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After Ten Years of Litigation, Trucking Company and Former Drivers Head Back to Court, Again

Tradition holds that couples should exchange paper gifts on their first anniversary. The third anniversary gift is leather; the fifth, wood. And those fortunate enough to reach their tenth anniversary are advised to exchange aluminum or tin, symbolizing the strength and resilience of their bond. But for the parties in Petrone, et al v. Werner Enterprises, Inc., as their litigation approaches its tenth year, and a second mandate from the Eighth Circuit sends the case back to the District of Nebraska, an exchange of gifts is probably not top of mind.

In 2012, a group of plaintiffs filed a putative collective action under the Fair Labor Standards Act, alleging Werner’s pay policies for over-the-road trucking student-drivers violated the FLSA by failing to properly compensate student drivers for off-duty time during their work day. Under FLSA regulations, short rest breaks of less than 20 minutes were required to be compensated. Additionally, as over-the-road truck drivers, the plaintiffs were often “working” around the clock, so time spent sleeping in their truck’s sleeper berth was also compensable but improperly paid.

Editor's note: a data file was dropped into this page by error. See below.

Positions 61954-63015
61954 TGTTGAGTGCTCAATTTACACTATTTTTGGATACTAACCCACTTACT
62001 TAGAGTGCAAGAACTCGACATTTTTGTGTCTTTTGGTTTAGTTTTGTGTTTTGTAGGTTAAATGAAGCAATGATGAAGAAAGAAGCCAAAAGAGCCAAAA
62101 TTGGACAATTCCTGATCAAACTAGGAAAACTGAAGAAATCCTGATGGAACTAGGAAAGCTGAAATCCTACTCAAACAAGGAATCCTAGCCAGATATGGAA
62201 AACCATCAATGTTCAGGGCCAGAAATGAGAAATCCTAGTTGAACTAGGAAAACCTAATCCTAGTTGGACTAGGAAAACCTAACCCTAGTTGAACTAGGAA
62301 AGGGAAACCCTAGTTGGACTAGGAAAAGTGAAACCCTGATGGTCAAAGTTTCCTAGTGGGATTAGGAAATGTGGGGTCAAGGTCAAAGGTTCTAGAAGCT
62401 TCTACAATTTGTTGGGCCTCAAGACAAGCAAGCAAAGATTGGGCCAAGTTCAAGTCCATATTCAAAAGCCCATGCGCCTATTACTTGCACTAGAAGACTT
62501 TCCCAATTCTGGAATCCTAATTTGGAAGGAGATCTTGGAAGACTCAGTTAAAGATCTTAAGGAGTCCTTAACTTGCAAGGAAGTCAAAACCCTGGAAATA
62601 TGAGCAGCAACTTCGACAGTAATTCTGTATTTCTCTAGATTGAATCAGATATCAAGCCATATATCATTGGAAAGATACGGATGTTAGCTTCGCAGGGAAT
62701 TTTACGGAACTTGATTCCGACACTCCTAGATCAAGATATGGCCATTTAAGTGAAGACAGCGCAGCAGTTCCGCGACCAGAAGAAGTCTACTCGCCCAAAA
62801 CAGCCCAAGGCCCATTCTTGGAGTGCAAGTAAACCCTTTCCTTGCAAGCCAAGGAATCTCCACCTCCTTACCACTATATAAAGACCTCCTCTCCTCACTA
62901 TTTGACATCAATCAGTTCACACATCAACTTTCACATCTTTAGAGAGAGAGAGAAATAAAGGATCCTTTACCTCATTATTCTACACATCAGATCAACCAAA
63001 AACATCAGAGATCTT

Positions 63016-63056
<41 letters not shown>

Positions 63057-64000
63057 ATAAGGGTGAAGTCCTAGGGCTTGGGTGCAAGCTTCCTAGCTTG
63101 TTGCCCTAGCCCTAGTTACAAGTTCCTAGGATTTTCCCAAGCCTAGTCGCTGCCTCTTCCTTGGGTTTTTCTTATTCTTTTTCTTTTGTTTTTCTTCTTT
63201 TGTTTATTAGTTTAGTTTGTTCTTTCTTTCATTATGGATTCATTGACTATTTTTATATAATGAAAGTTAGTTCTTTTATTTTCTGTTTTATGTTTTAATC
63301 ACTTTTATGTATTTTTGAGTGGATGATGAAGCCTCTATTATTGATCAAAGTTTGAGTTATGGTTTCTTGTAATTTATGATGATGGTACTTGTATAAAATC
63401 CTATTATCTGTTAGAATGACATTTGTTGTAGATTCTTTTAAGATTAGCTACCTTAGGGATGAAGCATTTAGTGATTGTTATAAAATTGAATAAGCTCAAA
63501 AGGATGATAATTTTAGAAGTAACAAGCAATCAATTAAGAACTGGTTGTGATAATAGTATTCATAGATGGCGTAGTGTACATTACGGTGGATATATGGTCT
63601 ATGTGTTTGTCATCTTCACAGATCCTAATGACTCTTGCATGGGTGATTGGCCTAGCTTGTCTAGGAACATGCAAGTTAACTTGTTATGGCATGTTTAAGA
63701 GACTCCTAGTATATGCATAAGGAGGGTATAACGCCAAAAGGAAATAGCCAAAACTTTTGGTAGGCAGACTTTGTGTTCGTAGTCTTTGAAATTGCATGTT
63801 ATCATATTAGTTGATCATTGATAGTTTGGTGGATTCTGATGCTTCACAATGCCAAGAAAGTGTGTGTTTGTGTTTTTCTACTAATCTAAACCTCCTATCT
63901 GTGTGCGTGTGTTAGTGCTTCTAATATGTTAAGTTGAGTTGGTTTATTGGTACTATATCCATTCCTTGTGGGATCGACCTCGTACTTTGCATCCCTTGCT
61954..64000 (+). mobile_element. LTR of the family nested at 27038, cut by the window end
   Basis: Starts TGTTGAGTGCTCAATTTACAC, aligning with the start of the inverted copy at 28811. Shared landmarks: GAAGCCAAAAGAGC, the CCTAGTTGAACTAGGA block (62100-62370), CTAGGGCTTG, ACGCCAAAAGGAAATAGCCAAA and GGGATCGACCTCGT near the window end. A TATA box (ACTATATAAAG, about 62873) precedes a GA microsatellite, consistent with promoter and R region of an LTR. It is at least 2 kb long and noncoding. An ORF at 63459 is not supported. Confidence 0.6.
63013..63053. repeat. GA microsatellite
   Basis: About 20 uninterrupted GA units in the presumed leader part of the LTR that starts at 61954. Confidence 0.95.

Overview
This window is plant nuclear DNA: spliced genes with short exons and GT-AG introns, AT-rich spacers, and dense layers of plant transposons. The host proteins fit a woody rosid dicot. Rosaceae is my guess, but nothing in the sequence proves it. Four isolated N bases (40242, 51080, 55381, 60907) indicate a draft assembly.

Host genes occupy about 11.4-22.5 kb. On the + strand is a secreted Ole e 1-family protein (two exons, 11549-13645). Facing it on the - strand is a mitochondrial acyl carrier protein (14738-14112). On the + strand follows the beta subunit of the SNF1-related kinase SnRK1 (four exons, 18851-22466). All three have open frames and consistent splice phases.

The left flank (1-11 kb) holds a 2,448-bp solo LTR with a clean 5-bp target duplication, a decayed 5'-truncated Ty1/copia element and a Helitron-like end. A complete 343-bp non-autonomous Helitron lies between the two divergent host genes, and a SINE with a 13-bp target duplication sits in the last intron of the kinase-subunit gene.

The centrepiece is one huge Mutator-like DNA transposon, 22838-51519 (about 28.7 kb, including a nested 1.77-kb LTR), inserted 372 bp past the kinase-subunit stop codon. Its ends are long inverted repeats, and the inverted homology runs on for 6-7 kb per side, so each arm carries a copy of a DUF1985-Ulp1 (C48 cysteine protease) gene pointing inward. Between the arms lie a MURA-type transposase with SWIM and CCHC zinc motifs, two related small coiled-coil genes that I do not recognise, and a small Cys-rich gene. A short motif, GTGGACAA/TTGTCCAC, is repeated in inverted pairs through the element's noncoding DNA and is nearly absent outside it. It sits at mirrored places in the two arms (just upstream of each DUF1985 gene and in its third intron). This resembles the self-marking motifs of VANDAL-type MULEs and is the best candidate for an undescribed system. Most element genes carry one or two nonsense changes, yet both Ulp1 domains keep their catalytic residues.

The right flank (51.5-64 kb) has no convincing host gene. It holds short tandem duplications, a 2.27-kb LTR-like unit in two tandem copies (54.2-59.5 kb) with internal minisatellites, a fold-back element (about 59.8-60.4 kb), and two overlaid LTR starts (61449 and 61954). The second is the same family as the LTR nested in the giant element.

Following discovery on the plaintiffs’ class claims, the District Court certified a class under Rule 23(b)(3), of 55,000 student-drivers who had participated in the program, finding that they were all subject to the same policies. Maybe the Court jinxed the case, writing in the certification order (in 2013), that calculation of damages would be uniform for all class members, and be a simple matter of multiplying the hourly rate by the uncompensated hours worked.  

The First Appeal